Works about linking often claim that it’s been around for thousands of years, and then they give examples that are no more than a few centuries old. I can only find one reference to something more than a thousand years old that qualifies as a link: Peter Stein’s 1966 work “Regulae Iuris: from Juristic Rules to Legal Maxims” describes some late fifth-century lecture notes on a commentary by the legal scholar Ulpian. The notes mention that confirmation of a particular point can be found in the Regulae (”Rules”) of the third-century Roman jurist (and student of Ulpian) Modestinus, “seventeen regulae from the end, in the regula beginning ‘Dotis’…”. The citation’s explicit identification of the point in the cited work where the material could be found makes it the earliest link that I know of.
Other than Stein’s tantalizing example, all of my research points to the 12th century as the beginning of linking. In a 1938 work on the medieval scholars of Bologna, Italy, who studied what remained of ancient Roman law, Hermann Kantorowicz wrote that in “the eleventh century…titles of law books are cited without indicating the passage, books of the Code are numbered, and the name of the law book is considered a sufficient reference.” He uses this to build his argument that that a particular work described in his essay is from the eleventh century and not the twelfth, as other scholars had argued. Apparently, it was common knowledge in Kantoriwicz’s field that twelfth century Bolognese scholars would reference a written law using the name of the law book, the rubric heading, and the first few words of the law itself. (Referencing of particular chapters and sections by their first few words was common at the time; the use of chapter, section, and page numbers didn’t begin until the following century.)
Italian legal scholars trying to organize and make sense of the massive amounts of accumulated Roman law contributed a great deal to the mechanics of the cross-referencing that provide many of the earliest examples of linking. The medievalist husband and wife team Richard and Mary Rouse also found some in their research into evolving scholarship techniques in the great universities of England and France (that is, Oxford, Cambridge, and the Sorbonne) and they described Gilbert of Poitiers’s innovative twelfth-century mechanism for addressing specific parts of his work on the psalms: he added a selection of Greek letters and other symbols down the side of each page to identify concepts such as the Penitential Psalms or the Passion and Resurrection. If you found the symbol for the Passion and Resurrection in the margin of Psalm 2 with a little 8 next to it (actually, a little “viii”—they weren’t using Arabic numerals quite yet), it would tell you that the next discussion of this concept appeared in Psalm 8. Once you found the same symbol on one of the eighth psalm’s pages, you might find a little “xii” with it to show that the next discussion of the same concept was in Psalm 12. This addressing system made it possible for someone preparing a sermon on the Passion and Resurrection to easily find the relevant material in the Psalms. (In fact, aids to sermon preparation was one of the main forces in the development of new research tools, as clergymen were encouraged to go out and compete with the burgeoning heretic movements for the hearts and minds of the people.)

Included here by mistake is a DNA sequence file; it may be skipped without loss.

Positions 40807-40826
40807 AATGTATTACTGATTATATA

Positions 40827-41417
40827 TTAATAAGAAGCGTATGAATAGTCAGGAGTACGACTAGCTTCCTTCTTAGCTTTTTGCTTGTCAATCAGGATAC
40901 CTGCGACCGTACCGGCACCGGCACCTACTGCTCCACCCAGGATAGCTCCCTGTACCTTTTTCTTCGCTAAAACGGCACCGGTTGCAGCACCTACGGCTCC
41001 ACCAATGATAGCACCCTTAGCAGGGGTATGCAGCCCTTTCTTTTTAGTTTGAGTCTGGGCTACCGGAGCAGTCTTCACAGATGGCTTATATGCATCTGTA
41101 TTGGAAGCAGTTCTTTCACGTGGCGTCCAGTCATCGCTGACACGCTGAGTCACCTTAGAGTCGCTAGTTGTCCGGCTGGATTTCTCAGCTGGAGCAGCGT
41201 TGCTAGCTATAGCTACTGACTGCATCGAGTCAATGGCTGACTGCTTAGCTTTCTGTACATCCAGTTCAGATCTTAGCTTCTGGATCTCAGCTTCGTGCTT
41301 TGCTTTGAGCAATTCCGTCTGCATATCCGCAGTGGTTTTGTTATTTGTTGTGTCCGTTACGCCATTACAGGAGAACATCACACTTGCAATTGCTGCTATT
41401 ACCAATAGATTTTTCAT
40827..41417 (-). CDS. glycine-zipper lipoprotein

The use of information addressing systems really got rolling in the thirteenth-century English and French universities, as scholarly monks developed concordances, subject indexes, and page numbers for both Christian religious works and the classic ancient Greek works that they learned about from their contact with the Arabic world. In fact, this is where Arabic numbers start to appear in Europe; page numbering was one of the early drivers for its adoption.
Quoting of one work by another was certainly around long before the twelfth century, but if an author doesn’t identify an address for his source, his reference can’t be traversed, so it’s not really a link. Before the twelfth century, religious works had a long tradition of quoting and discussing other works, but in many traditions (for example, Islam, Theravada Buddhism, and Vedic Hinduism) memorization of complete religious works was so common that telling someone where to look within a work was unnecessary. If one Muslim scholar said to another “In the words of the Prophet…” he didn’t need to name the sura of the Qur’an that the quoted words came from; he could assume that his listener already knew. Describing such allusions as “links” adds heft to claims that linking is thousands of years old, but a link that doesn’t provide an address for its destination can’t be traversed, and a link that can’t be traversed isn’t much of a link. And, such claims diminish the tremendous achievements of the 12th-century scholars who developed new techniques to navigate the accumulating amounts of recorded information they were studying.
Is there something earlier that I’m missing? Where can I find out more about it?